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Phase IIb Trial Shows Improved Progression-Free Survival With First-Line Aldoxorubicin vs Doxorubicin in Advanced Soft-Tissue Sarcoma

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Key Points

  • Aldoxorubicin was associated with improved progression-free survival vs doxorubicin in patients with metastatic or locally advanced soft-tissue sarcoma.
  • No acute cardiotoxicity was observed with aldoxorubicin.

In a randomized phase IIb trial reported in JAMA Oncology, Chawla et al found that aldoxorubicin—a novel albumin-binding prodrug of doxorubicin—produced longer progression-free survival than doxorubicin as first-line treatment for metastatic or locally advanced unresectable soft-tissue sarcoma.

Study Details

In this open-label study, 123 patients from community, private, or institutional practices at 31 sites in Australia, Hungary, India, Romania, Russia, Ukraine, and the United States were randomly assigned 2:1 between August 2012 and December 2013 to receive aldoxorubicin 350 mg/m2 (n = 83; dose equivalent to doxorubicin 260 mg/m2) or doxorubicin 75 mg/m2 (n = 40) every 3 weeks for up to 6 cycles. The primary endpoint was progression-free survival. Overall, patients had a median age of 54.0 years (range = 21–77 years), 34% had leiomyosarcoma, and all had intermediate- to high-grade tumors.

Efficacy Outcomes

On central independent review, median progression-free survival was 5.6 months (95% confidence interval [CI] = 3.0–8.1 months) in the aldoxorubicin group vs 2.7 months (95% CI = 1.6–4.3 months) in the doxorubicin group (P = .02). On investigator assessment, median progression-free survival was 8.3 vs 4.6 months (P < .001). Progression-free survival at 6 months was 46% vs 23% (P = .02) on independent assessment and 68% vs 33% (P < .001) on investigator assessment.

Overall response rates were 25% vs 0% (all partial responses) on independent assessment and 23% (including complete response in 2%) vs 5% on investigator assessment. Median overall survival was 15.8 vs 14.3 months (P = .21).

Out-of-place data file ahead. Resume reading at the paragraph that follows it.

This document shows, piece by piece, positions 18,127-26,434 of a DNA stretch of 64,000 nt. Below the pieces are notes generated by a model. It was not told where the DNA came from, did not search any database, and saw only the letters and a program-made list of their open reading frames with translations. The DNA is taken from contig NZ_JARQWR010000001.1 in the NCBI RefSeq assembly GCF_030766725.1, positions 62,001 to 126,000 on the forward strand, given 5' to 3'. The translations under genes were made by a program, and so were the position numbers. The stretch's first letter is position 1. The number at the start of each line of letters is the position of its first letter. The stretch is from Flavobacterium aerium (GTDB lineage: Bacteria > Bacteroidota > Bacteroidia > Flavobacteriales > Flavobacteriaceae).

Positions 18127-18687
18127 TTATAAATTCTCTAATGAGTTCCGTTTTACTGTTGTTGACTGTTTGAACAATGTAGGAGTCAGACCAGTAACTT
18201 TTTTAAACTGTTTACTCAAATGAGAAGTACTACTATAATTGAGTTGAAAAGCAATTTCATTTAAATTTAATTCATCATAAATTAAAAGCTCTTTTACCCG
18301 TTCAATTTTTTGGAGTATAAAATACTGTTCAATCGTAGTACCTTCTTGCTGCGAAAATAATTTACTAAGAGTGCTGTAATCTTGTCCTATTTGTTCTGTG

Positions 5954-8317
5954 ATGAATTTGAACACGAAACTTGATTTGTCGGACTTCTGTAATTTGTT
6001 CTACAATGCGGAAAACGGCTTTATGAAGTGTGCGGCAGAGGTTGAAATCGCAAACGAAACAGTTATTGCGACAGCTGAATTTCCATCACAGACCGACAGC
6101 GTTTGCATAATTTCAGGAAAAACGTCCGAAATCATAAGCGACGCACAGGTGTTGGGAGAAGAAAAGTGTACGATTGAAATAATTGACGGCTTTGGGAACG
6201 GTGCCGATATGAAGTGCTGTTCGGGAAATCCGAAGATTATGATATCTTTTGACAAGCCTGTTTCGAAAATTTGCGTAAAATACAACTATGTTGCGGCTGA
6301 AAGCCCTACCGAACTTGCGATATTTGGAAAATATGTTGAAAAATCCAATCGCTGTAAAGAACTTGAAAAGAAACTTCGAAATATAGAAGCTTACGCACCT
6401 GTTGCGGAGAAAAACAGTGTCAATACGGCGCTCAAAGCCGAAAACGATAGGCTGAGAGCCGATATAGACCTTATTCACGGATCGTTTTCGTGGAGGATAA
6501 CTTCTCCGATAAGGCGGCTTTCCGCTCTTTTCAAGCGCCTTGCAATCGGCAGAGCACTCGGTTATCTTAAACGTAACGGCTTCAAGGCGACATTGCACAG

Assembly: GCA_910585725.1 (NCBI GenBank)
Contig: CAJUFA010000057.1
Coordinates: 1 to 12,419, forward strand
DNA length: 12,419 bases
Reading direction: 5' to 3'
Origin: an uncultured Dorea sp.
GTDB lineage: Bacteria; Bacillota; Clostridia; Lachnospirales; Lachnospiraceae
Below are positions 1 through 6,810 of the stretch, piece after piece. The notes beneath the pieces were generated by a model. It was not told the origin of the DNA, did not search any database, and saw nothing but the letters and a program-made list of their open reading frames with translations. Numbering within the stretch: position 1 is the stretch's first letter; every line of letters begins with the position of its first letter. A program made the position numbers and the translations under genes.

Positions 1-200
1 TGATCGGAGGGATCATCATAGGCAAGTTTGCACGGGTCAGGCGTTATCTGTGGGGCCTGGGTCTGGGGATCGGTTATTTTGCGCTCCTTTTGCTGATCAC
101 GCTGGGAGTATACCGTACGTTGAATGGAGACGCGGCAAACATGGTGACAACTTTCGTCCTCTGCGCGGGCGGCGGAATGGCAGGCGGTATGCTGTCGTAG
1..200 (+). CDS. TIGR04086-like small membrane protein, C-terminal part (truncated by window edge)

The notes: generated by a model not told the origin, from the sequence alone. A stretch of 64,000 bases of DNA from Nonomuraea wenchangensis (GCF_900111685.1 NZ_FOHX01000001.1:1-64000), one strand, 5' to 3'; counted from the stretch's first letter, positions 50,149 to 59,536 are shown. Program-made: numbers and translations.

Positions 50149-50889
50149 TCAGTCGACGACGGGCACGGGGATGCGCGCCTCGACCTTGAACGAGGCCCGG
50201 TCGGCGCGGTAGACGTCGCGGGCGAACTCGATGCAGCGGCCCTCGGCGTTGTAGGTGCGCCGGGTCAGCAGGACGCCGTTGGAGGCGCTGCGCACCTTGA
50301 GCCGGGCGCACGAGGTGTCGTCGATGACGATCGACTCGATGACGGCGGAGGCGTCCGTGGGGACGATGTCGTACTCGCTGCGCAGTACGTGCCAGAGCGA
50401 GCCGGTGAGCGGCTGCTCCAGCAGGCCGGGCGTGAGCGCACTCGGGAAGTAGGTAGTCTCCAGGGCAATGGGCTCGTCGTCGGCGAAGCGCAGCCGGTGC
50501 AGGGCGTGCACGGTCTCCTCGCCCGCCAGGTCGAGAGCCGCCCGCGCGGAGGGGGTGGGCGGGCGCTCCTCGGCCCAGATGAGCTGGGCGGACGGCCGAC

Adverse Events

Grade 3 or 4 adverse events occurred in 80% of the aldoxorubicin group and 58% of the doxorubicin group. Grade 3 or 4 neutropenia occurred in 29% vs 12%; febrile neutropenia occurred in 14% vs 18%. Treatment was discontinued due to adverse events in 6% vs 8%. No acute cardiotoxic effects were observed in either group. Left ventricular ejection fraction < 50% occurred in no aldoxorubicin patients and in three doxorubicin patients; left ventricular ejection fraction decreases of ≥ 10% were observed in 12% vs 29% of patients.

The investigators concluded: “Single-agent aldoxorubicin therapy showed superior efficacy over doxorubicin by prolonging progression-free survival and improving rates of 6-month progression-free survival and tumor response. Aldoxorubicin therapy exhibited manageable adverse effects, without unexpected events, and without evidence of acute cardiotoxicity. Further investigation of aldoxorubicin therapy in advanced soft-tissue sarcoma is warranted.”

Sant P. Chawla, MD, of Sarcoma Oncology Center, Santa Monica, California, is the corresponding author of the JAMA Oncology article.

This study was funded by CytRx Corporation. For full disclosures of the study authors, visit oncology.jamanetwork.com.

The content in this post has not been reviewed by the American Society of Clinical Oncology, Inc. (ASCO®) and does not necessarily reflect the ideas and opinions of ASCO®.


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